Northern Ireland Deputy First Minister Michelle O'Neill with students and industry stakeholders standing outside a stone building at Ulster University's Magee campus.
Michelle O'Neill with students and industry stakeholders at Magee campus. Image: MEGA

Ulster University preps for industry 4.0 with new apprenticeship course

11 Oct 2021

Students who participate will earn an apprenticeship salary from the date they begin the ‘game-changer’ course.

Ulster University is partnering with a network of Northern Ireland’s manufacturing and engineering companies to launch a degree-level apprenticeship aimed at giving students the skills for a career in industry 4.0.

The Manufacturing and Engineering Growth and Advancement (MEGA) network, which is made up of more than 60 businesses, has teamed up with the university in a bid to develop a pipeline of skilled graduates.

Students who participate will earn a salary from the date they start the course. They will incur no additional costs in their education.

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The programme will focus on preparing students for industry 4.0 careers, with skills in areas such as robotics, artificial intelligence and digitalisation. The course will be delivered by the School of Computing, Engineering and Intelligent Systems at Ulster University’s Magee campus.

At an event held on the campus last Friday (8 October), Northern Ireland’s deputy first minister, Michelle O’Neill, officially launched the programme and met some of the first cohort of apprentices.

“The MEGA apprenticeship degree is a groundbreaking programme that will be transformative for our manufacturing and engineering industry,” O’Neill said.

“It will support the sector to develop, drive economic growth and provide opportunities for people to develop much sought-after skills. This partnership between Ulster University and MEGA is exactly the sort of innovative approach that will help to harness the enormous economic potential of our digital and engineering capabilities. We are already a global player in these sectors and this programme will no doubt help to cement our place as a world leader.”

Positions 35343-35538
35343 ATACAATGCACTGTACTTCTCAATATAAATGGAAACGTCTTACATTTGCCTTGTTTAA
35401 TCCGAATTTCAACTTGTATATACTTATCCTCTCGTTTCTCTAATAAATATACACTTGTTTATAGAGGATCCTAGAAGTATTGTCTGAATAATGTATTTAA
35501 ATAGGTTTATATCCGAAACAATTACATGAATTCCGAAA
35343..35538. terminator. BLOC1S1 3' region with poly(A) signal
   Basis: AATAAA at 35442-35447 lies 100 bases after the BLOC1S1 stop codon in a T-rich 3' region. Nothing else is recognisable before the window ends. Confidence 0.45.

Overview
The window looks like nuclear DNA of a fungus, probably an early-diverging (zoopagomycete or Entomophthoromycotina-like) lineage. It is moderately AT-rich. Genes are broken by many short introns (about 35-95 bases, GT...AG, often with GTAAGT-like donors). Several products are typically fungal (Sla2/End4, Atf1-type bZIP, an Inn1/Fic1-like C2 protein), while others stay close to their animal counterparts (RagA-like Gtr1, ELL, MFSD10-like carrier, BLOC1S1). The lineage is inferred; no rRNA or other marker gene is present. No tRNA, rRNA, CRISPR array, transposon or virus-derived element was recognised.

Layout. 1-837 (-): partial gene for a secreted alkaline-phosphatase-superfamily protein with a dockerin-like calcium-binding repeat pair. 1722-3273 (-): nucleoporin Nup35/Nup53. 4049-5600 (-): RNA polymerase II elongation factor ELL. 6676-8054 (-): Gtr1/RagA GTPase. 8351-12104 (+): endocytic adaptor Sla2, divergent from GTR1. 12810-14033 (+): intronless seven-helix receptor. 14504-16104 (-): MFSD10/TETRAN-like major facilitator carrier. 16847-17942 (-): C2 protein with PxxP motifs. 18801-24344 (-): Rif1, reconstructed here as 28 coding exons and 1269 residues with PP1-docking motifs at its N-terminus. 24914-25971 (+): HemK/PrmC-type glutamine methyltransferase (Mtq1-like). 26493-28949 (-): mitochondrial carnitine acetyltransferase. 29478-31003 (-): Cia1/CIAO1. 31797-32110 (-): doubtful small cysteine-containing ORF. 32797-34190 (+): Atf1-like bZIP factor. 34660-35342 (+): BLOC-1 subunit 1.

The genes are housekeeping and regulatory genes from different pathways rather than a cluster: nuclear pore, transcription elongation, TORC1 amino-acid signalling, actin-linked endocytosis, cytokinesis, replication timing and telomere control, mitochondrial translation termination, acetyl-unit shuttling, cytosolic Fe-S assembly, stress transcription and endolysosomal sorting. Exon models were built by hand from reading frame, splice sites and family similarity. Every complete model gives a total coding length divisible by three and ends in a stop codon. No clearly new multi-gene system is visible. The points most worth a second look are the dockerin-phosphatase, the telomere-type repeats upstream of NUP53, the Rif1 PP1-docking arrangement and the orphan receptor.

O’Neill also said she was pleased by the “regional benefits” the programme would deliver, calling it a “game-changer” course that would provide learners with access to no-cost higher level education.

At the launch event, students Conor Brattin and Sarah Millar told O’Neill about their plans for the degree.

Millar described the degree apprenticeship as “a fantastic opportunity” to invest in the future.

“I will be studying robotics and automation at Ulster University. These areas are a big focus in the years ahead in this region and globally so it is great to specialise in this right from the start of my career. I’m excited to get a chance to be involved in innovation with MEGA, Ulster University and the industry leaders who are investing in young people like me.”

Brattin is doing a robotics apprentice at Nugent Engineering as part of the MEGA degree apprenticeship. He said his experience learning about building robot cells and automation was interesting.

Apprentices will have access to Magee campuses’ research centres such as the Centre for Industrial Digitalisation, Robotics and Automation (CIDRA) and the Cognitive Analytics Research Laboratory (CARL).

Applications opened for the 2022/23 course intake this week and will close on 31 January 2022. A virtual open evening will be held on 4 November and registration for this can be completed through the Eventbrite page.

Those interested in applying to the course should send their CV, including GCSE mathematics grade and predicted results, to degreeapprenticeship@midulstermega.com.

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Blathnaid O’Dea
By Blathnaid O’Dea

Blathnaid O’Dea joined Silicon Republic in 2021 as Careers reporter, coming from a background in the Humanities. She likes people, pranking, pictures of puffins – and apparently alliteration.

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